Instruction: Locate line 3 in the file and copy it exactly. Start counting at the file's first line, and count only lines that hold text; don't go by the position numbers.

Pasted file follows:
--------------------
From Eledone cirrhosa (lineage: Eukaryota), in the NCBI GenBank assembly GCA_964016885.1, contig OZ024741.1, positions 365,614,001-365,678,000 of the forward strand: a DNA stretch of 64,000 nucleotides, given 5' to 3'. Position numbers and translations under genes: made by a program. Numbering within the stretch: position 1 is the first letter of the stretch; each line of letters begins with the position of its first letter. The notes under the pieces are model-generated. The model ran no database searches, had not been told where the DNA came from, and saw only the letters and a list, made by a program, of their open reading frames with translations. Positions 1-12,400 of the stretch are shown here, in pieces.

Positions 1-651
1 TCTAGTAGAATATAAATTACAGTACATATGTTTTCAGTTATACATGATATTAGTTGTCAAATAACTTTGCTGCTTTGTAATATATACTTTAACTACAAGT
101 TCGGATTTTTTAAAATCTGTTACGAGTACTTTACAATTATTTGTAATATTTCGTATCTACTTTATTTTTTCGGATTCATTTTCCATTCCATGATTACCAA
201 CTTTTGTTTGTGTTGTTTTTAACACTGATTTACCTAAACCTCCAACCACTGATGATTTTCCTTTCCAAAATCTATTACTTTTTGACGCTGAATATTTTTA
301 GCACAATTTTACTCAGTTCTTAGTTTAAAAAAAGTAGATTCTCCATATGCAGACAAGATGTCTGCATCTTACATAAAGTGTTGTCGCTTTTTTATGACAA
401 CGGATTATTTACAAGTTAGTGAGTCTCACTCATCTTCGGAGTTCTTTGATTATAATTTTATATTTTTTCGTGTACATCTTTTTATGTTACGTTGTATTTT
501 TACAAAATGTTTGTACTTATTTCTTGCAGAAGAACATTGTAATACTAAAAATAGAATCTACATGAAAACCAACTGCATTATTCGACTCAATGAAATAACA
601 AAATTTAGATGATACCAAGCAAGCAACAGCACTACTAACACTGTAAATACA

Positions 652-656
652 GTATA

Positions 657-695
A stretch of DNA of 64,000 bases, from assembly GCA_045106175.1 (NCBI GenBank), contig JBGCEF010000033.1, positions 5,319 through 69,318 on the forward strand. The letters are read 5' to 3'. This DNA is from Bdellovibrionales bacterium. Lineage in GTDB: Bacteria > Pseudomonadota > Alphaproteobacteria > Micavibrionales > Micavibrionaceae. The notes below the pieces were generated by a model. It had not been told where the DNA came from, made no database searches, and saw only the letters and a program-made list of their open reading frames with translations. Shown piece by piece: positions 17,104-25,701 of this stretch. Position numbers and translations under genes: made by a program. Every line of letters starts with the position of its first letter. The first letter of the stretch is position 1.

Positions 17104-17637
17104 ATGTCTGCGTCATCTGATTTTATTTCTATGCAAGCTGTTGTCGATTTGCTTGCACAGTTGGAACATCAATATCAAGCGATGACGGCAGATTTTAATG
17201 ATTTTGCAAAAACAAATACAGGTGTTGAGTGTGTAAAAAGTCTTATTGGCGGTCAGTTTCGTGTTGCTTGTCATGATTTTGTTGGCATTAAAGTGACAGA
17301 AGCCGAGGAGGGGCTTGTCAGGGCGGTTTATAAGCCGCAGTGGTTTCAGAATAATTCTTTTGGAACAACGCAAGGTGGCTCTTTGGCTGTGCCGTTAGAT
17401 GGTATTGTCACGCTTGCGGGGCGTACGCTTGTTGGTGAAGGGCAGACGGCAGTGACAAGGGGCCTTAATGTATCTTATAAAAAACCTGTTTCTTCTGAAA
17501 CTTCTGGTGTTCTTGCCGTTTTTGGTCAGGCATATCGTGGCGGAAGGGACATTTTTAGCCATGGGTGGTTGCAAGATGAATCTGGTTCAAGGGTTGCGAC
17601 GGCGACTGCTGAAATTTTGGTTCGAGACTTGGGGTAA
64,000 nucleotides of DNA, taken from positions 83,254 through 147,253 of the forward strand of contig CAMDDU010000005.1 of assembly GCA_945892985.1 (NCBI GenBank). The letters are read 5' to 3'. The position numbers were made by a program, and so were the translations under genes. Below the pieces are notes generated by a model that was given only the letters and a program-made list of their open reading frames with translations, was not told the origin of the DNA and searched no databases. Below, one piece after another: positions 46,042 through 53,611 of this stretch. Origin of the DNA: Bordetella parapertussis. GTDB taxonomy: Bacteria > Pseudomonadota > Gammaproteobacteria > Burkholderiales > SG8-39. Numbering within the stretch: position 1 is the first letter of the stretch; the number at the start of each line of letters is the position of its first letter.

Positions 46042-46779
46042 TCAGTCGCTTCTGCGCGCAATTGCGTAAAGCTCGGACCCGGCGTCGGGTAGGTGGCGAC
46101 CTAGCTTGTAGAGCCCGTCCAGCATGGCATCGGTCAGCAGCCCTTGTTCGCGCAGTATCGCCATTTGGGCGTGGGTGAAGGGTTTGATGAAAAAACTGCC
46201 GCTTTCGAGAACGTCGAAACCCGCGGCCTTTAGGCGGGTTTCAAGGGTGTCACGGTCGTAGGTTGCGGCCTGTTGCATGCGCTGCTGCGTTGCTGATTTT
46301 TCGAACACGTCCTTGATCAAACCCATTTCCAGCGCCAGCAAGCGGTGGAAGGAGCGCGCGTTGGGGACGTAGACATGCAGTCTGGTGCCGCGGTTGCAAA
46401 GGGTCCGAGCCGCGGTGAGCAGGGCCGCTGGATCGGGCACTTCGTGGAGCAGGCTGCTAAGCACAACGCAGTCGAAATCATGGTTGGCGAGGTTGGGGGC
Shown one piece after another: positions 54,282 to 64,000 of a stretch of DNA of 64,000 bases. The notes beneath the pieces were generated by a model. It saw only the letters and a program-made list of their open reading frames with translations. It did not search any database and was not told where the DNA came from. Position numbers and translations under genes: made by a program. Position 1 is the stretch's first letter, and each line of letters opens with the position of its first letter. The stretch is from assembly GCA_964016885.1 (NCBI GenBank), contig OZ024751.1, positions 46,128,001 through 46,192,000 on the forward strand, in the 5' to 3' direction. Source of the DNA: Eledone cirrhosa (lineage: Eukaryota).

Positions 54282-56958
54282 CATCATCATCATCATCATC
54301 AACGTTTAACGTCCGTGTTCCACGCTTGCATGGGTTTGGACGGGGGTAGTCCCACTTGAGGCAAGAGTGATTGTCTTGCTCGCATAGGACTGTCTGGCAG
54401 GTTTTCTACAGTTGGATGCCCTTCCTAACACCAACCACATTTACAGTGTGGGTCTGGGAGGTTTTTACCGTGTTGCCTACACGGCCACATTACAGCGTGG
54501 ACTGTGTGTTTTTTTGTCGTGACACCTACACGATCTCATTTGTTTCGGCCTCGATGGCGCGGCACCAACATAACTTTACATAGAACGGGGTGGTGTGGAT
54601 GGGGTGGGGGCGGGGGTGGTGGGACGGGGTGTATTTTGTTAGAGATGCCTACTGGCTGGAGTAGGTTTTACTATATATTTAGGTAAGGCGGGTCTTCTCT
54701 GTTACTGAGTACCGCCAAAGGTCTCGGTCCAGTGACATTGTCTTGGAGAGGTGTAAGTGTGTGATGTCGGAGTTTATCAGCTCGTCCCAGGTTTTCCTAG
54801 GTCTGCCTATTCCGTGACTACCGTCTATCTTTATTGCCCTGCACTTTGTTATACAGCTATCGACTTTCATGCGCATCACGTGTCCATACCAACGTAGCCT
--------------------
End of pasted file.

1 TCTAGTAGAATATAAATTACAGTACATATGTTTTCAGTTATACATGATATTAGTTGTCAAATAACTTTGCTGCTTTGTAATATATACTTTAACTACAAGT